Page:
Having an additional display screen or an extended desktop can be very beneficial, especially when you have to keep multiple windows open for reference. For instance, if you need to compare data on two or more different websites or if you need to refer to one document and complete another, continuously pressing the ‘Alt + Tab’ keys to switch between the two windows can be frustrating. It also slows down your productivity. Having two or more monitors helps in viewing multiple windows at full screen rather than stacking, cascading or viewing them side-by-side. But investing on an additional monitor can set you back by over Rs 5,000, or even more.
Additionally, one would need to have a graphics card with two video headers to support that extra monitor. People who have an old laptop tucked away somewhere and don't know what to do with it can use it as a second monitor. I have, in the past, demonstrated how you can convert older working laptops into a panel PC or an additional TV for your home. This time, I show you how you can use your old laptop as a second display for your existing desktop PC or laptop.
Ripping off a laptop’s LCD display screen and converting it into a monitor is next to impossible because it employs a lot of cabling, soldering and converting digital signals into analog for input support. While these convertor kits rarely are available abroad, one would also have to take the trouble of designing the cabinet for the LCD screen. Here, in this workshop, we will not do any sort of hacking or soldering. We shall use the laptop as it is, in its working condition. All one needs here is a simple software utility and a network cable. Let’s begin with the works.
The laptop will be referred to as the secondary PC, while your current desktop PC or laptop, which needs to have the extended monitor will be referred to as the primary PC. If needed, format the secondary PC and install a fresh copy of Windows. Windows XP, Vista or 7, both 32-bit or 64-bit versions, are compatible. Set up the drivers for the laptop, especially the network and display, without which this workshop will not function. Once done, all you need to do is set up the network between the secondary PC and the primary PC. The network can be configured in either infrastructure mode or peer-to-peer mode. If you intend using wireless networking, you can use the ad-hoc mode, too. We suggest you use wired networking to get maximum performance. Once the networking is done, it is time to install the utility software.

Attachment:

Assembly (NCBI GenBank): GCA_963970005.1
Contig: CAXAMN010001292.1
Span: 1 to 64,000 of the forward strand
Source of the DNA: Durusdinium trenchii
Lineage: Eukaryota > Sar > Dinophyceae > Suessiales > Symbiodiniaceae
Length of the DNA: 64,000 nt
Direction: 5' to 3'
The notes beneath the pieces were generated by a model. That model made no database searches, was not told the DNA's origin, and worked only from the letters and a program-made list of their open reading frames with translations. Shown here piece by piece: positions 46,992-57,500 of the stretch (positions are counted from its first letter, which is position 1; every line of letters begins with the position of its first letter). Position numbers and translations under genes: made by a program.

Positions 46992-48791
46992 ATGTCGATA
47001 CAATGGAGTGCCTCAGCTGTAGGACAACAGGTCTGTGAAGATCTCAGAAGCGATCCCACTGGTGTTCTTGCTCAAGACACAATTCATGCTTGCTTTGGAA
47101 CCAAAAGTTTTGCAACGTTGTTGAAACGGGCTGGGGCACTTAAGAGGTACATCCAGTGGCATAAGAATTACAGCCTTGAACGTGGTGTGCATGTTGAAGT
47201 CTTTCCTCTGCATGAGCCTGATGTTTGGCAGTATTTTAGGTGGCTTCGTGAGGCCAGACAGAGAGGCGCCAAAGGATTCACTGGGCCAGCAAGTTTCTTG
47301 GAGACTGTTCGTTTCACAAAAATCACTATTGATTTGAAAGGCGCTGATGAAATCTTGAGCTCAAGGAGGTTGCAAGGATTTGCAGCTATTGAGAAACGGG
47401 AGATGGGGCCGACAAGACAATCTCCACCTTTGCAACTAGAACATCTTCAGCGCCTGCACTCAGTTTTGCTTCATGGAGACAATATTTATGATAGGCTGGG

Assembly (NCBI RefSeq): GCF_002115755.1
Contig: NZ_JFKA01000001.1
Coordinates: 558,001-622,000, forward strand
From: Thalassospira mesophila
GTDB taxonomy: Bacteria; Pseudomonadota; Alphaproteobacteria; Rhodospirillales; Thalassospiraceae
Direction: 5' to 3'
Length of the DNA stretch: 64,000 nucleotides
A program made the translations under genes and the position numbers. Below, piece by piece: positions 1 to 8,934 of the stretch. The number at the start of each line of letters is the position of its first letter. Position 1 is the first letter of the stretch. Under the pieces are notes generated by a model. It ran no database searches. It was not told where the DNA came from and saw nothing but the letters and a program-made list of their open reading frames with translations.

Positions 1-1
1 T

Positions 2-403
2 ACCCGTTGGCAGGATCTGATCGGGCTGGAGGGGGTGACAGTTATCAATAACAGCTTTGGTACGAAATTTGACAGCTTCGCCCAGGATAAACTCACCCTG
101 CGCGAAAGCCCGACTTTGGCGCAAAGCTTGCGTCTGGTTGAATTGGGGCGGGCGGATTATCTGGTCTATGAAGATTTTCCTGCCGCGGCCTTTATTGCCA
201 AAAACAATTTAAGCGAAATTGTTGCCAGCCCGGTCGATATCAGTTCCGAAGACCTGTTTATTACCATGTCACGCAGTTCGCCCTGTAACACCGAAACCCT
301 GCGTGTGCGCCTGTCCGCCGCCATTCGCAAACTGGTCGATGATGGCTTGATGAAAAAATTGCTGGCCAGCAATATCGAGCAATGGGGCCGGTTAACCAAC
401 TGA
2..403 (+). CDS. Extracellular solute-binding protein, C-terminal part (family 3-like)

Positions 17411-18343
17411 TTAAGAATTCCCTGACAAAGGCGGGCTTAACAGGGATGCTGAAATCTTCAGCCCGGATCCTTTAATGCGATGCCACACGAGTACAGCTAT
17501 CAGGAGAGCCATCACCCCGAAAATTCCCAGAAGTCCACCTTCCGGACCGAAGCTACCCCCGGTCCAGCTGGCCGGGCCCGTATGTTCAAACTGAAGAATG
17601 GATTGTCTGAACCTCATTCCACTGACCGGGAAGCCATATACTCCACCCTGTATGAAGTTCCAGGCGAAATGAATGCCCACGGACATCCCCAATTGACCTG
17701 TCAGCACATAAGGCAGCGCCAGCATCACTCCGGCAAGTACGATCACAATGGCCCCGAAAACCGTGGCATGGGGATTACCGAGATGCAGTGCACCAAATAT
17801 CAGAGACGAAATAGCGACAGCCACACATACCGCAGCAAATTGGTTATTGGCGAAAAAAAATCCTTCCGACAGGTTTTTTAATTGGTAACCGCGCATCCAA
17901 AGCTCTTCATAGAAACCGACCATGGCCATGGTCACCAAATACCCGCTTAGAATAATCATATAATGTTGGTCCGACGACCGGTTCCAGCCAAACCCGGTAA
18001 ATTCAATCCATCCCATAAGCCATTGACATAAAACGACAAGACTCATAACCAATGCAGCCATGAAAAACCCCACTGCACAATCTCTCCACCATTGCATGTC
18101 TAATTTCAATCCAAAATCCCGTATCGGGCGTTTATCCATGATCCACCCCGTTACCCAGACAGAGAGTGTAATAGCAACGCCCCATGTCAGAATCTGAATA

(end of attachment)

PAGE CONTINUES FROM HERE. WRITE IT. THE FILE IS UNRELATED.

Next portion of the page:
Browse the website ‘www.maxivista.com’ and download the free demo/trial software. This download will be a self-extracting archive which contains two utilities – one each for the primary and secondary PC. First run the primary PC setup utility on the primary PC. The computer will flicker while setting up the utility and install a few video drivers on it. Make sure you allow the software to do the necessary changes. Once the installation is complete, you will be asked to restart the PC – go ahead. Now while the primary PC is restarting, you can install the secondary PC setup utility on the laptop. The procedure is similar. Once both the computers are ready with the utilities installed, all you need to do is double click on the respective Maxivista icons on the desktop and start the software.
The utility has no user interface, as such. It just starts up as a service and an icon will be available in the system tray. Absolutely nothing needs to be done on the secondary PC except for starting the utility (it also starts as a system service, so you don’t need to do anything). Note: If you have any firewall or antivirus installed on your PCs, you must set them to allow Maxivista to function using the network. Now on the primary PC, double-click on the Maxivista icons in the system tray and your display will start to flicker a few times. The system theme will also change from default to basic. Now look at your secondary PC – Maxivista will automatically startup and will be ready for use as an extended display.
Fine-tuning: To tweak your displays, you need to right-click on the Maxivista icon in the system tray and do the necessary changes, according to your preference. Click on ‘Monitor arrangement’ to finalize where you have placed your laptop (to the left or right of your primary monitor). Set the display colour modes to 16-bit if your laptop is slower. You can also place the laptop according to your orientation (landscape or portrait mode). Resolutions of the extended display can also be set, but you might get a window, rather than a full-screen. I suggest you leave it to the default settings, unless required. The ‘Options’ in Maxivista can give you further tweaks such as display modes, rotation of display by 180 degrees, performance tweaks, hotkeys, network settings, gamma settings and performance optimization for network.
The free demo/trial utility has limited functions and can be used for 14 days or 50 times. The full version supports the use of additional PCs to integrate more laptops on the network and create a multi-monitor setup. So, go ahead and check out this utility and if you like it and think it would benefit your work, you can download the full version for just USD $40 (approx Rs 2,000). The full version also supports remote control, display mirroring/cloning and a KVM switch, too. An iPad can also be used as an additional monitor for your existing PC. I am presently using a dual-monitor setup on my work desk and have used a laptop as the third display, which helps keep me updated with news, Facebook, chat, RSS feeds and emails whenever I need it. So what are you waiting for? Dig out that old laptop and set it up on your desktop. Old is always gold.
Please note: Maxivista has a few limitations. Aero display mode, video/TV playback and hardware graphics acceleration are not supported on the extended display. Also, the utility will not work if the primary PC has Windows 7 Starter edition installed.